Kids flow across a polished wood floor in a light-bathed studio.

Arms and hands extend, pulling them through space. Two lines of young dancers converge to a slow drum beat, stretching sideways, dropping to the floor, rising, turning. Some of them count under their breath.

“They enter as artists, and dance is their clay, their paintbrush,” says Mila Parrish, the UNCG dance professor responsible for the free dance classes that will culminate in a recital, sans elaborate costumes,  for the dancers, ages 7-11. “This is all about developing a full understanding of the ways we look at dance from a place of creating dance.”

Parrish started the program, Dancers Connect, while on the faculty at the University of South Carolina, where it continues to thrive. As a new faculty member in UNCG’s School of Music, Theatre and Dance, she wanted to launch a sister program in Greensboro.

Parrish enlisted graduate and undergraduate students to help, and recruited dance teachers and students through the Guilford County Schools. The first 10-week session kicked off in January, with 26 dancers enjoying two-hour classes every Saturday in the Health and Human Sciences building on campus.

Parrish is seeking funds to continue and grow Dancers Connect, hoping to expand the program to include 6- and 12-year-olds. And she wants to keep the program free.

“Dance is expensive,” she says. “Training a dancer is like training a future baseball player. It may cost a competitive dancer $5,000 a year or more for training. This may be the only chance some of these children have to work with masterful teachers.”

Dancers Connect offers students an experience above what they get at most dance studios, beyond the standard ballet, tap and jazz, Parrish says. These kids aren’t just learning steps and memorizing routines — they are creating their dances.

The students use paintings, like Van Gogh’s  “Starry Night,”  to inspire their dances. They write movement poems, acted out in dance by themselves and other students.

“The teachers are guiding them through creative investigation,” Parrish says. “A lot of places might have a 50-minute lesson once a week. There’s not a lot of time for creative work, for this kind of detailed, creative self-investigation.”

Tynea Williams, a fifth-grader at Colfax Elementary, agrees. “You can express your feelings, instead of your emotions melting down,” she says during a class break. “It’s more fun.”

Brandon Sour, a fifth-grader at Morehead Elementary, is the lone boy in the group. “I like the texture of how you dance the movements,” he says. “The arm movements help me with other sports, really help me get the feeling of my arm. I want to play football in the fall.”

Teresa Lowell and Jennifer Braswell, dance instructors employed by the county schools, lead the classes, assisted by some of Parrish’s students. The college students mingle with the kids during the lessons.

Bria Powell, a sophomore earning a BFA with teaching licensure, volunteers with Dancers Connect. Coming from a performing arts high school, Powell  knows first-hand the value of dance education.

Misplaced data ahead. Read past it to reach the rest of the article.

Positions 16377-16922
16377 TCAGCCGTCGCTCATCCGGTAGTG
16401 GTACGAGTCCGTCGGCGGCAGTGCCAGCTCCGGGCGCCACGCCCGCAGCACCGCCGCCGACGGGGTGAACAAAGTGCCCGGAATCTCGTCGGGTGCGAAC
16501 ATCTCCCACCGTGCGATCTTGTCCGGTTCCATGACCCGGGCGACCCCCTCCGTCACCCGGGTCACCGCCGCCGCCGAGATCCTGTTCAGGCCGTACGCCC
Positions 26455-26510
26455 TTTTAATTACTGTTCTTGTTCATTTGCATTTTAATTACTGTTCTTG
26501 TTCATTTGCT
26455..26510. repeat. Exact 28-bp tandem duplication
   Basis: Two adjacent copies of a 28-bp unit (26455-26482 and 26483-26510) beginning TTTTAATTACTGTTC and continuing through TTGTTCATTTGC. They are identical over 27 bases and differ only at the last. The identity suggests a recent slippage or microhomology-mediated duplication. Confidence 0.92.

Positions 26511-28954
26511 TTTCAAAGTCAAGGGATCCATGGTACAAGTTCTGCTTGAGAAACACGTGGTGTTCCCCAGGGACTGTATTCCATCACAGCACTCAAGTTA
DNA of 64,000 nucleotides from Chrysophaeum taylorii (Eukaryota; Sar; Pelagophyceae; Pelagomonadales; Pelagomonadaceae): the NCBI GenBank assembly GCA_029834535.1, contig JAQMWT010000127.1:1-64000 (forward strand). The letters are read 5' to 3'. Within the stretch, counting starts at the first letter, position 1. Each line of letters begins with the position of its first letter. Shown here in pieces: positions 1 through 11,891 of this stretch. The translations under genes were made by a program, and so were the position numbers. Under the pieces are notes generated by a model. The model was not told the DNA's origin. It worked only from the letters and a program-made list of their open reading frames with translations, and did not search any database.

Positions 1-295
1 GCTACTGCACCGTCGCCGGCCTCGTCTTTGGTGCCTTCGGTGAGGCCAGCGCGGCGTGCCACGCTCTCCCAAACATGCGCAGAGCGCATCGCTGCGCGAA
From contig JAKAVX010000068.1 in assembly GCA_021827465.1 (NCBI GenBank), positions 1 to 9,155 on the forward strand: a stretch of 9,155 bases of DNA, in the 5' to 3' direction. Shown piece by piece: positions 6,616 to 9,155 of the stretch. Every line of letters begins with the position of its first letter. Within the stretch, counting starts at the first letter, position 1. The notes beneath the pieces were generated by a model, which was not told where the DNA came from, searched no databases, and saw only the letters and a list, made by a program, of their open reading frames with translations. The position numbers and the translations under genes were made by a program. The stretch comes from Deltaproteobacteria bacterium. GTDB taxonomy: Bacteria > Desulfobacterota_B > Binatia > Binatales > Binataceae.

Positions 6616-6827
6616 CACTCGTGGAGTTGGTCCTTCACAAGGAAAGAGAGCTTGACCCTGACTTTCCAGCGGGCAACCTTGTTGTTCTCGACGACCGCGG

“With me, dance was an outlet, an emotional thing,” she says. “It pushes you to be the best you can be, not only as a dancer but as a student. It helped me with finding myself, being determined, being confident.”

Delanie Merchant, an exchange student visiting from Australia, is studying education back home. She wants to integrate the creative arts into her teaching.

“I’ve been trying to find a way to link dance and education together,” Merchant says. “I’ve seen a lot of these kids really improve. They are enjoying being able to create movements themselves and move together as a team. It’s a way of using dance to explore different things, and that’s what I want to incorporate in the classroom.”

Like Merchant, sophomore Anthony Taylor plans to teach children. Dancers Connect, he says, is a great way for him to get valuable experience.

“At first most of the kids were definitely more reserved,” he says. “As they progressed you began to see that little spark of joy bubbling up, and you see them really wanting to be here. That keeps us going.”

Emmanuel Malette, a freshman, also volunteers.

“I’ve always wanted to inspire kids through dance,” he says. “They may never get this opportunity again in life, so I want to do all I can while they are here, now. They’ve become more creative, more expressive. They’ve grown a lot.”

Emily Ellis-Liang, the graduate student who helps Parrish oversee Dancers Connect, wants to start her own dance studio. She says Dancers Connect and programs like it are even more essential as funding cuts continue to chip away at the arts in public schools.

“Some of the parents tell us this has changed their children, that it’s really helping them develop who they are as people,” Ellis-Liang says. “It’s a chance for them to show the world who they are. You can see their personalities come out in their movements. It’s theirs. It’s something they are creating, they’re not just doing something someone is telling them to do.”

Mira Eby’s mom, Carmen, photographs her daughter from the sidelines. Carmen and Mira’s dad, Chad, are musicians. A friend enlisted Mira, a second-grader at General Greene Elementary, in Dancers Connect.

“It really encourages the creative process, and combines all the creative arts,” Carmen Eby says. “I love the freedom of it.”

For more information or to donate to Dancers Connect, contact Mila Parrish at or Jeff Aguiar at

Story by Michelle Hines, University Relations

Photography by David Wilson, University Relations